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Crowdfunding success brings phone music amplifier to life

Innovation

A MINI amplifier for cell phones is due to hit the market next month following an overwhelming response to a crowdfunding effort.

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Lifelong best friends Joseph Chehade and Bart Kowalski developed the mini amplifier “Uamp” to increase the quality of music played through phones, laptops and other portable music devices.

There is a massive amount of people who listen to music through mobile devices, so we knew at the very least we had a market to sell to.

The Uamp is used as a conduit between earphones and the music device.

“Bart and I both worked as DJ’s, so we are always listening to a lot of music on our phones,’’ Chehade said.

“But the quality was so obviously poor we started discussing simple ways of how we could improve on it. Everyone knows there is a massive amount of people who listen to music through mobile devices, so we knew at the very least we had a market to sell to, if we could come up with a successful idea.’’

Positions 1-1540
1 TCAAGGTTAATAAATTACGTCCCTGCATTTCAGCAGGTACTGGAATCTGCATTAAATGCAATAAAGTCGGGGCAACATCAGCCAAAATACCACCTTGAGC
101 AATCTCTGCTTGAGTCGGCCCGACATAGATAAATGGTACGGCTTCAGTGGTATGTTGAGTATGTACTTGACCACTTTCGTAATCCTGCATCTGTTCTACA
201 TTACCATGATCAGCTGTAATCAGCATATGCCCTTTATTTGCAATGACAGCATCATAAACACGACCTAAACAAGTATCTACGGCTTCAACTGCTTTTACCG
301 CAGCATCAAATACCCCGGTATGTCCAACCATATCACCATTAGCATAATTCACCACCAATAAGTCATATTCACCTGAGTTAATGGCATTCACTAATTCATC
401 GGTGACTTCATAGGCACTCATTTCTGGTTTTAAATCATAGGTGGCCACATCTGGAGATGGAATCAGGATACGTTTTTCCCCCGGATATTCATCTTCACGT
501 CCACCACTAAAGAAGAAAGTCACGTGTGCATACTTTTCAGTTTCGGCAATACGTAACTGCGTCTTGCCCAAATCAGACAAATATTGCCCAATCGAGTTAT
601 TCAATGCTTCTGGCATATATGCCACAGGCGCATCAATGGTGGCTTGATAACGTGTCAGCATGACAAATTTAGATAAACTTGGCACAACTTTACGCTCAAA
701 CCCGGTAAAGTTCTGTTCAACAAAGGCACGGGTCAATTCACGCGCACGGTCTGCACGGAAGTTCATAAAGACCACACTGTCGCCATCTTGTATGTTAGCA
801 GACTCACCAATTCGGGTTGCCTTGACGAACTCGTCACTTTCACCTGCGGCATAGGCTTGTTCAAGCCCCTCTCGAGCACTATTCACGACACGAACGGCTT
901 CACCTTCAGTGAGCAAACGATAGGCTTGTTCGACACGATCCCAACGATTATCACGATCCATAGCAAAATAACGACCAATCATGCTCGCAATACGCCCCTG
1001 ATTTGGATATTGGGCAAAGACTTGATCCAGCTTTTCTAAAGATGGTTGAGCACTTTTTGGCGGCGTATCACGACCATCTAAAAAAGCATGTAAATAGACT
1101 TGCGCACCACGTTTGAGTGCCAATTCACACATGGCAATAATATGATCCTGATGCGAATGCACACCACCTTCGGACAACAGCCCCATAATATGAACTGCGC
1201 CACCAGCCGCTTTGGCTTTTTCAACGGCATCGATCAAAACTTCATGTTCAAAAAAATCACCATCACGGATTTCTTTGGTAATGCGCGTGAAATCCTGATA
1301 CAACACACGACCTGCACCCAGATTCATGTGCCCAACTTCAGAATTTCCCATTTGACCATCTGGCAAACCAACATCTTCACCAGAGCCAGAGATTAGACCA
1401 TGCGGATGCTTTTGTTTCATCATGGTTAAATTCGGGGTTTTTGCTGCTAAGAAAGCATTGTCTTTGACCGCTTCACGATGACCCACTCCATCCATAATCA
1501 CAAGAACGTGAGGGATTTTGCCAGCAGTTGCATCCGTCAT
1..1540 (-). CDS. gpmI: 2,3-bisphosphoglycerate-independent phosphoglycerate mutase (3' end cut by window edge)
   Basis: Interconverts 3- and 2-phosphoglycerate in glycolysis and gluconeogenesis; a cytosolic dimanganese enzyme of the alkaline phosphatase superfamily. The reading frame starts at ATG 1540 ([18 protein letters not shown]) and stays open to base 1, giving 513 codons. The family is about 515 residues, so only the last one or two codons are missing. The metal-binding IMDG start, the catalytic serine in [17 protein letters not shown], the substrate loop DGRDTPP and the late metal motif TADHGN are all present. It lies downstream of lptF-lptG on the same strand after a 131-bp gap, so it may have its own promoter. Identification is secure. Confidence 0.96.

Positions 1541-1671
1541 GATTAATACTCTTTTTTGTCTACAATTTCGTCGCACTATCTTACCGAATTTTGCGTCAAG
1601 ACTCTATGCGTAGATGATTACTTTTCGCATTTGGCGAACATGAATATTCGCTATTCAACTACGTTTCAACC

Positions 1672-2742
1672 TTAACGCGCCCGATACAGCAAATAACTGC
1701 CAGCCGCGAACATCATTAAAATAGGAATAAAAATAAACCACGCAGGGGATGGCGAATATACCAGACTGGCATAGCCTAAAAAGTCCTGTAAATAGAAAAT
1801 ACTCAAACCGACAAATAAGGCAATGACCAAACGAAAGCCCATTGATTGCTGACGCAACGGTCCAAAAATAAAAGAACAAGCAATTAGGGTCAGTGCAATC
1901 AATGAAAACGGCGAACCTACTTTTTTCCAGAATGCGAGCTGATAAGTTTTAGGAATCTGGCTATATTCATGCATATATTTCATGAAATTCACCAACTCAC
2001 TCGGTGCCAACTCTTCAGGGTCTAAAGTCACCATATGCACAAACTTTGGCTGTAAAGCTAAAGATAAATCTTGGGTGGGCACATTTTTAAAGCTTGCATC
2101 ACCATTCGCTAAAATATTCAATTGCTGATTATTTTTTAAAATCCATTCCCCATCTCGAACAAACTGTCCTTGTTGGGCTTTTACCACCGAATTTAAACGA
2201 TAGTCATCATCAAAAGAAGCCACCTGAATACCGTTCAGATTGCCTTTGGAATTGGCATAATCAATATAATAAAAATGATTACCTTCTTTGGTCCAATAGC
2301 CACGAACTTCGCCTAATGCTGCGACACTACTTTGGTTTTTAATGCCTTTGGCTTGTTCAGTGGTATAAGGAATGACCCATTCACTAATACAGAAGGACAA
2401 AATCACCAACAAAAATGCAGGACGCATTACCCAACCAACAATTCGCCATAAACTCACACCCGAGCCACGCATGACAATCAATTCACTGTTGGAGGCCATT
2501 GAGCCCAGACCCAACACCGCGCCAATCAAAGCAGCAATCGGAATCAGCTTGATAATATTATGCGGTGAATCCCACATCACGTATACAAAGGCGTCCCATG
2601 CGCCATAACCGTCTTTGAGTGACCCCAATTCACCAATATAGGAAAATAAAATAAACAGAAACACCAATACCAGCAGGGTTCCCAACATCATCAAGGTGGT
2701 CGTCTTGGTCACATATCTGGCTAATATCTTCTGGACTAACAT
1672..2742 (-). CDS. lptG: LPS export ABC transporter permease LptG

That massive market spoke as soon as the pair put the prototype they developed up on Kickstarter in January.

The response was overwhelming. They met their goal of $15,000 in less than a day and, by the time they closed the offer a month ago, had raised $297,000 and booked 5000 pre-orders for the Uamp device from across the world.

“We really felt the response had validated what we are trying to achieve,’’ Chehade said.

Kowalski is an audio engineer and to develop the prototype the pair started experimenting by building little devices with parts sourced through online electronic stores.

“Eventually we had created a prototype which was small, portable, affordable to manufacture and which increased the sound quality from phones and computers by up to five times,’’ says Chehade.

They have negotiated with a manufacturer in China to make the devices and a batch of 500 will arrive in July.

“If all goes well with that first 500 we will then ramp up the production immediately to create the 5000 already ordered.’

This is a Creative Commons story from The Lead South Australia, a news service providing stories about innovation in South Australia. Please feel free to use the story in any form of media. The story sources are linked in with the copy and all contacts are willing to talk further about the story.

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